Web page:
Canada's unemployment rate rose to 5.7% last month as job opportunities became less plentiful in an economy weighed down by high interest rates.
Statistics Canada released its October labour force survey Friday (Nov. 3), which showed the economy added a modest 18,000 jobs.
The gain was not enough to keep the unemployment rate from rising as the pace of job creation trails population growth.
Canada's unemployment rate was 5.5% in September.
October marks the fourth increase in the jobless rate over the past six months.
"While the headline job gain was uneventful, make no mistake that the underlying picture for Canada's labour market is softening," wrote Bank of Montreal chief economist Douglas Porter in a note to clients.
Employment rose last month in construction and information and culture and recreation, but the increase was offset by declines in wholesale and retail trade as well as manufacturing.
Wages continued to grow quickly, but the pace slowed last month compared to September, with average hourly wages up 4.8% to $34.08 from a year ago.
The Bank of Canada opted to hold its key interest rate steady at 5% during its last two decision meetings, largely due to growing evidence that the economy is feeling the impact of higher rates.
Gross domestic product data showed the economy shrank in the second quarter and a preliminary estimate from Statistics Canada suggests another contraction in the third quarter.
The labour market has remained relatively resilient since interest rates started to rise in March 2022 as employers maintained their appetite for hiring post-pandemic.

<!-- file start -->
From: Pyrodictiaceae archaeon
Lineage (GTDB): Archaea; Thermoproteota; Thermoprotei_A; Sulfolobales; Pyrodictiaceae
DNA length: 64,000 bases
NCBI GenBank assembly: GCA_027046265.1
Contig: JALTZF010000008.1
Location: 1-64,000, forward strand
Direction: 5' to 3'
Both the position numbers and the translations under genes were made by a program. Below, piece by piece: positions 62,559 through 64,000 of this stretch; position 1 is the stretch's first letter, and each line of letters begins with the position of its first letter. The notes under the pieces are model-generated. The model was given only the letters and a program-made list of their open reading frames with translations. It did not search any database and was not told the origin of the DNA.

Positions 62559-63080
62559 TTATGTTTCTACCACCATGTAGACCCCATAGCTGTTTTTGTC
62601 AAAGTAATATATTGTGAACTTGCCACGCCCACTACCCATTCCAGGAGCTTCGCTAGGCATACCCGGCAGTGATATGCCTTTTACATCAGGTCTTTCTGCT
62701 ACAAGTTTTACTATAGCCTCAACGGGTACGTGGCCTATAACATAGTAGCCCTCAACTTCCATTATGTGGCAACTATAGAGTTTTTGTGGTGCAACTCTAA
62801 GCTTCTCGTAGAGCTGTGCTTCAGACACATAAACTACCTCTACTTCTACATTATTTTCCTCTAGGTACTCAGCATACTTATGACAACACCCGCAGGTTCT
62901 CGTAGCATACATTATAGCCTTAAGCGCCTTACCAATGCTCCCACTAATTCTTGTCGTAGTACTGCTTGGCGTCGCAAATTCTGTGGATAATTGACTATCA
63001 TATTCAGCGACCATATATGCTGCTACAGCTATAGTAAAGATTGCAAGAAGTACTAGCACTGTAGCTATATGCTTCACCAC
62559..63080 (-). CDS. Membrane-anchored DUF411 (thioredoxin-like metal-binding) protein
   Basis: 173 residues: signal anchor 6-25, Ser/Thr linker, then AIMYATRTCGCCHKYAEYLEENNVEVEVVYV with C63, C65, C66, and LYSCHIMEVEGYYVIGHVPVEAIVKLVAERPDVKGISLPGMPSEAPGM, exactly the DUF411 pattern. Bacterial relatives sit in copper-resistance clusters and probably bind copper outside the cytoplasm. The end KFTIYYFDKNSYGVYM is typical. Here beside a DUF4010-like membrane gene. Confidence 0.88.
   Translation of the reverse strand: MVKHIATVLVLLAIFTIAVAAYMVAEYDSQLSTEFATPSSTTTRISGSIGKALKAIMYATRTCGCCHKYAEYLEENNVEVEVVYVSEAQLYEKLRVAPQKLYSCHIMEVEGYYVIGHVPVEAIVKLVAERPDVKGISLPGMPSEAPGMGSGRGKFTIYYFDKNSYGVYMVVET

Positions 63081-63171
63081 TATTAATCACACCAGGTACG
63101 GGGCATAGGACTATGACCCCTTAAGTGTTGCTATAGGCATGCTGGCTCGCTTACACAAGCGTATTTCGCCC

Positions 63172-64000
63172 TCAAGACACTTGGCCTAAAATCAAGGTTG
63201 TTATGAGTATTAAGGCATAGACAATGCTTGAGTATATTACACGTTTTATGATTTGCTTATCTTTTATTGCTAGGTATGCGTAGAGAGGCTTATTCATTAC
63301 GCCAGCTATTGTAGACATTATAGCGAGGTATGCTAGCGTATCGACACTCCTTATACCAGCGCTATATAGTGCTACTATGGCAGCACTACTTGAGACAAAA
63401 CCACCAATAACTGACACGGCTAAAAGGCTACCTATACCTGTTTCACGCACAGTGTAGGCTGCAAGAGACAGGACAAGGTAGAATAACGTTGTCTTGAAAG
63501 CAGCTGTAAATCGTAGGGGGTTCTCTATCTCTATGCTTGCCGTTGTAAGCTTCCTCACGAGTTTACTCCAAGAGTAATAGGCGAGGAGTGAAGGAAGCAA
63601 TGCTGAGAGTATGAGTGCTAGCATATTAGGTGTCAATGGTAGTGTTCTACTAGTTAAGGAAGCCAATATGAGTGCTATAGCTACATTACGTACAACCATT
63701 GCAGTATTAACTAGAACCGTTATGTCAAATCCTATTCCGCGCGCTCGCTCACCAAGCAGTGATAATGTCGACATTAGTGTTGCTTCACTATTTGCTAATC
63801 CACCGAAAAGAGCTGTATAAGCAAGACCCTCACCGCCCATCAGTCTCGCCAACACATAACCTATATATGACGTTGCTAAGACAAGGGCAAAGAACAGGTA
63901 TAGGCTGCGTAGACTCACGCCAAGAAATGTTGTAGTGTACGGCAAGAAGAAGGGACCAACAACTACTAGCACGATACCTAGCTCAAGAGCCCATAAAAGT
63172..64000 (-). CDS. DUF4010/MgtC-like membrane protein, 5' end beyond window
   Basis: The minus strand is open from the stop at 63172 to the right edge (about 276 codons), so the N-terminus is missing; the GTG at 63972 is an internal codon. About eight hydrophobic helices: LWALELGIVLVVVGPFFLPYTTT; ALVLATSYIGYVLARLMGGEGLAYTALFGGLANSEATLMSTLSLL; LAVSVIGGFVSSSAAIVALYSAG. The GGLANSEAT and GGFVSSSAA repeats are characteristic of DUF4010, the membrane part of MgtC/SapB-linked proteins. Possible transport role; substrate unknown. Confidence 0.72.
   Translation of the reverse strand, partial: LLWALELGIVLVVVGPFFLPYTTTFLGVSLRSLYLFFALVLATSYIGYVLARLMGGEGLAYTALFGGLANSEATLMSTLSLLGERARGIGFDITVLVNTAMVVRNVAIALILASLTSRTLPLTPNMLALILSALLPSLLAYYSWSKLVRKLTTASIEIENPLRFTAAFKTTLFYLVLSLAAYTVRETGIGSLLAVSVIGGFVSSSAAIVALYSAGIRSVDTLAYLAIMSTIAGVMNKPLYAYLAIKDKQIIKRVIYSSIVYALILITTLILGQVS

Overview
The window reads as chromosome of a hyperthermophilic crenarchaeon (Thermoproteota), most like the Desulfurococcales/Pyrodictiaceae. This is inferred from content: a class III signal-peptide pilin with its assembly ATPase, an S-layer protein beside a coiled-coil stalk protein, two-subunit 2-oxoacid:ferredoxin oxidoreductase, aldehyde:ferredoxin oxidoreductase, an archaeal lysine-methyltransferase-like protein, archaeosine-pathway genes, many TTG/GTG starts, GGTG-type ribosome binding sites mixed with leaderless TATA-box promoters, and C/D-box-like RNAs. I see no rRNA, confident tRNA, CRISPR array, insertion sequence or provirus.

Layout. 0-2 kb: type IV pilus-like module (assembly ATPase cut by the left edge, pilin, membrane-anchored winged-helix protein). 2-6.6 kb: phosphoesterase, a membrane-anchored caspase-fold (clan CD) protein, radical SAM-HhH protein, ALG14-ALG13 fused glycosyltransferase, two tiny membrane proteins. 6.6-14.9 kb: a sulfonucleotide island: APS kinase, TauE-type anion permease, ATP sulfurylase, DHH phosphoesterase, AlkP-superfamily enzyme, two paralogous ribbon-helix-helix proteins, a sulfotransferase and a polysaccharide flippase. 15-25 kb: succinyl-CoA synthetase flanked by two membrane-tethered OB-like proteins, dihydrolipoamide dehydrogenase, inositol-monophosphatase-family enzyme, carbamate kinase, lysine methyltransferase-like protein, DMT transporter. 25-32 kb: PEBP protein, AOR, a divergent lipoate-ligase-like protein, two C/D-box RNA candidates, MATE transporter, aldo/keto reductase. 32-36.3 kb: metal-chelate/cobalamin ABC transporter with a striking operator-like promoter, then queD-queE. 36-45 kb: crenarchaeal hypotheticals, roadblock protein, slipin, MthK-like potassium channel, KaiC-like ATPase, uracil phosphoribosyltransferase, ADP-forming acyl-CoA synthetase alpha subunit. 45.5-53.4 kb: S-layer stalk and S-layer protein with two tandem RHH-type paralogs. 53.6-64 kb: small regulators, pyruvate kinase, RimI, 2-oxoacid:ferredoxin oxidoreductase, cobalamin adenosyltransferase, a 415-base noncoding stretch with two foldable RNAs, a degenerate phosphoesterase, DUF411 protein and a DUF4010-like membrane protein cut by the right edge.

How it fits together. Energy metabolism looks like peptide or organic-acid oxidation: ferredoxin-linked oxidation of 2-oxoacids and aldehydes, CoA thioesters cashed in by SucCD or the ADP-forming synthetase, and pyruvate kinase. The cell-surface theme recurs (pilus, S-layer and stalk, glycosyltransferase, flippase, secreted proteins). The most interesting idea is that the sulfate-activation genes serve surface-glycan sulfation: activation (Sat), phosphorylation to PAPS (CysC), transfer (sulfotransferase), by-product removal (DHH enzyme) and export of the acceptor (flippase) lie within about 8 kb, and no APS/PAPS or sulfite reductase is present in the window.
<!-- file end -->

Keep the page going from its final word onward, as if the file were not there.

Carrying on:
But job vacancies have been on the decline this year and Friday's report suggests job prospects are continuing to dwindle.
Among those who were unemployed in September, a larger proportion stayed unemployed in October than 12 months prior, suggesting "job seekers are facing more difficulties finding employment than a year ago."
Employment opportunities are expected to become even more sparse as the effect of previous rate hikes increasingly filter through the economy.
During a Senate committee meeting this week, Bank of Canada governor Tiff Macklem said the central bank opted to hold rates steady in part because it is anticipating a wave of mortgage renewals will further cool the economy.
Canadians who are renewing their mortgages with higher interest rates are forced to cut back elsewhere, slowing spending on goods and services.
The Bank of Canada is hoping this pullback will slow inflation and bring it back to its two per cent target.
So far, inflation has fallen considerably from a peak of 8.1%, reaching 3.8% in September.
But higher borrowing costs are posing a new challenge to families, while the cost of necessities continues to climb rapidly.
In October, Statistics Canada says one in three Canadians reported living in a household that found it difficult or very difficult to meet its financial needs when it comes to transportation, housing, food, clothing and other necessary expenses over the previous four weeks.
While that figure is down slightly from a year ago, it's still up considerably from October 2020, when 20.4 per cent of Canadians reported the same thing.